Arizona: $200 Million Fraud & Voting Rights AG and DeSantis: Unconstitutional Firing & Humiliates NHL
Alabama Scrapes Bottom, GOP Dresses Down Drag, AI Lawyer for the Defense, Etta James Wows, and More
Each of these newsletters takes three to four days of reading, researching and writing. I often have too much material to fit, so I’m usually working on two newsletter at the same time. While writing them, I can feel my own outrage building as I see the deliberate injustices committed against people by those they trust to care more about them than about their own careers. Once I exhaustedly post a newsletter, I sit back, take a breath, read a mystery, and await my favorite part: your comments.
Here’s why I love the comments: I’ve always promoted my Substack site as a community and that’s exactly how it feels when I read the comments. Everyone is generally respectful, even when disagreeing, which is very important to me. People feel free to share other points of view, include links to dissenting voices, and even correct me when I’ve made a mistake (which I greatly appreciate).
For me, this is what discourse should be like. I’m happy to provide a place where my readers can express their opinions to many thousands as well as to me. We all deserve an outlet for our thoughts. When I read the Comments section of other online sites, I’m often appalled at the viciousness, the vitriol, and mostly the lack of reasoning. Fortunately, we have very little, if any, of that here. To me, it’s a conversation on a Sunday afternoon with some good jazz in the background and some delicious snacks in the foreground.
In case you were wondering, I read every single comment, even though I don’t always have time to respond. Sometimes I pop in long enough to respond to one or two comments, then I have to go do something else. I just want you all to know that I hear you. You are not writing into a void.
And, thanks to you, neither am I.
Politics: Ex-Gov Paves Paradise; New AG Brings a Jackhammer of Hope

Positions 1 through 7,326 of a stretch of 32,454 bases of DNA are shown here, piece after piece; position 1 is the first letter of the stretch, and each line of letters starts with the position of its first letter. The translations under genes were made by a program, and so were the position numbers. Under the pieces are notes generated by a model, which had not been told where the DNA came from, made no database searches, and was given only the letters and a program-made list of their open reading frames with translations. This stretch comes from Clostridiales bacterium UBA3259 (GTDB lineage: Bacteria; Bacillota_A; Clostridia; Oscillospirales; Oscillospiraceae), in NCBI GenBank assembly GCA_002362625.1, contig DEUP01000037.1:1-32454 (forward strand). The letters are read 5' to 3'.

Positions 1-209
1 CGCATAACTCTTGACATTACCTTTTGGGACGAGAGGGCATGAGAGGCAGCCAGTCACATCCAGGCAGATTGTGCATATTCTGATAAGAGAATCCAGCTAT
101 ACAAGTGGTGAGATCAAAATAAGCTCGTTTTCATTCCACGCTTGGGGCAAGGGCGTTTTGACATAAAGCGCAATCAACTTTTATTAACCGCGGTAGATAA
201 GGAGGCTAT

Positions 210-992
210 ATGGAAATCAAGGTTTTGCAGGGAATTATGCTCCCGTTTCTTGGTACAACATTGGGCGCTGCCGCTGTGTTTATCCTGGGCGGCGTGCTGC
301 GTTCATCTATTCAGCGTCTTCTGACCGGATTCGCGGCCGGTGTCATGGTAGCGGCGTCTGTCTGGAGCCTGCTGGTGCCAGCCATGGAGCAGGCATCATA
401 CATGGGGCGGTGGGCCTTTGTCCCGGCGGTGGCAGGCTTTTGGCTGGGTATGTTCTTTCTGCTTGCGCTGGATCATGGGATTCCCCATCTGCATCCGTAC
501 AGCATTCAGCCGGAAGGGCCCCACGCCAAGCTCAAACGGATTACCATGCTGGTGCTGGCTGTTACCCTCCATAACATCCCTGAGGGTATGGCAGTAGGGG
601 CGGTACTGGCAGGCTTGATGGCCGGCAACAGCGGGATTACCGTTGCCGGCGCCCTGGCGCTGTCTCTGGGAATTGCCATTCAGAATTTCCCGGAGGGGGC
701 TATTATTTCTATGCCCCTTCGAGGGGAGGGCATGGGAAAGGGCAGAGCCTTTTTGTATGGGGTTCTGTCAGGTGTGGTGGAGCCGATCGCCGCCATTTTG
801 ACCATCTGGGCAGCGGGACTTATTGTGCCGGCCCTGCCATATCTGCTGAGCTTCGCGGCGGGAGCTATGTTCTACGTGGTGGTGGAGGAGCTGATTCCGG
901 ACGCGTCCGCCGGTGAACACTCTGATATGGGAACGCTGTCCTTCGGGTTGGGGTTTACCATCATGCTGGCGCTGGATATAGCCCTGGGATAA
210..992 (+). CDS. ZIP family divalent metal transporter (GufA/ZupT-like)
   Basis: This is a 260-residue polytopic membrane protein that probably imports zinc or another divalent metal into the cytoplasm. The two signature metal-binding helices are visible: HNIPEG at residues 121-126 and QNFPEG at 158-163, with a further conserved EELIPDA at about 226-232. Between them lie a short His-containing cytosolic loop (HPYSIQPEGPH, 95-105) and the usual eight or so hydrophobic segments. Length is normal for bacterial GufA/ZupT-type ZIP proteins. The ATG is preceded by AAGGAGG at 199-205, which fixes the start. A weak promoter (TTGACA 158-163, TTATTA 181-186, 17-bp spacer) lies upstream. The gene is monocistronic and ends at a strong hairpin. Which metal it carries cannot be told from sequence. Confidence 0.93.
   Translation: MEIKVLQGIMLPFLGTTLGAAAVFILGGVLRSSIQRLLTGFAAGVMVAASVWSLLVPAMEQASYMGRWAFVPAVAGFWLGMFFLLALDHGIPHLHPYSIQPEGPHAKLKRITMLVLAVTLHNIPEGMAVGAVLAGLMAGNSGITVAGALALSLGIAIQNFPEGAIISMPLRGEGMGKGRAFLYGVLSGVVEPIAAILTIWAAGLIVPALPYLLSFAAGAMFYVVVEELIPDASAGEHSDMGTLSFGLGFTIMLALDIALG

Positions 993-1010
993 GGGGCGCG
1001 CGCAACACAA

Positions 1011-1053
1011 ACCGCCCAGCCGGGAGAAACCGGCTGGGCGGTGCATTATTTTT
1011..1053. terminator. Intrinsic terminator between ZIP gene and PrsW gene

Arizona: It Was the Best of Times, It Was the Worst of Times
Here are two articles about Arizona that show the best and worst in politics. In some ways, Arizona is the symbol of where America stands politically. We’ve come out of some very bad governing by the worst president in U.S. history. His legacy of greed, lying, and self-serving still lingers in the remnants of the worst of the GOP: Kevin McCarthy, Jim Jordan, Matt Gaetz, Marjorie Taylor Greene, Lauren Boebert, George Santos, and others. They are the balled-up, crusty sweat sock left on the corner of the locker room over the summer. They stink of Trump’s eau de inhumanity.
There are politicians in both parties trying to bury this embarrassing and ignoble past by a return to decency, transparency, and earnest discourse. We can see both the sad past and the hopeful future—America’s id and superego—battling it out in Arizona.
SUMMARY: “Former governor Doug Ducey had planned to build 10 miles of border ‘wall’ made up of double-stacked old shipping containers through the federally protected forest.
“But local residents and environmental groups occupied the construction site, running out the clock in December on Republican Ducey’s waning days in office.
“Ducey, under threat of litigation from the Department of Justice, finally agreed to remove the rusty hulking barriers installed near Yuma in the west and Sierra Vista in the south-east of the state. Environmentalists are now warning that the damage already done to the areas will require a huge recovery effort.
“…Now two related lawsuits [one is now moot] between Ducey and the federal government are on hold as Arizona’s new governor, Katie Hobbs, a Democrat, negotiates the project’s end.”
MY TAKE: What’s the financial cost to Arizonians for Ducey’s attempt to remain politically relevant after leaving office? First, the Arizona-based Center for Biological Diversity has filed two lawsuits against Ducey and AshBritt, the Florida-based company that installed the makeshift wall, citing violations of the federal Clean Water Act and the Endangered Species Act. Second, Ashbritt, the company that installed the wall for $123.6 million, is also being paid $76.5 million to remove it. That’s $200 million paid by taxpayers for a wall that didn’t do anything (certainly not keep out immigrants) but promote the man who wanted to fluff his own career at the expense of all the good that amount of money could have done for Arizonians.
Politics at its worst by a politician who is the worst.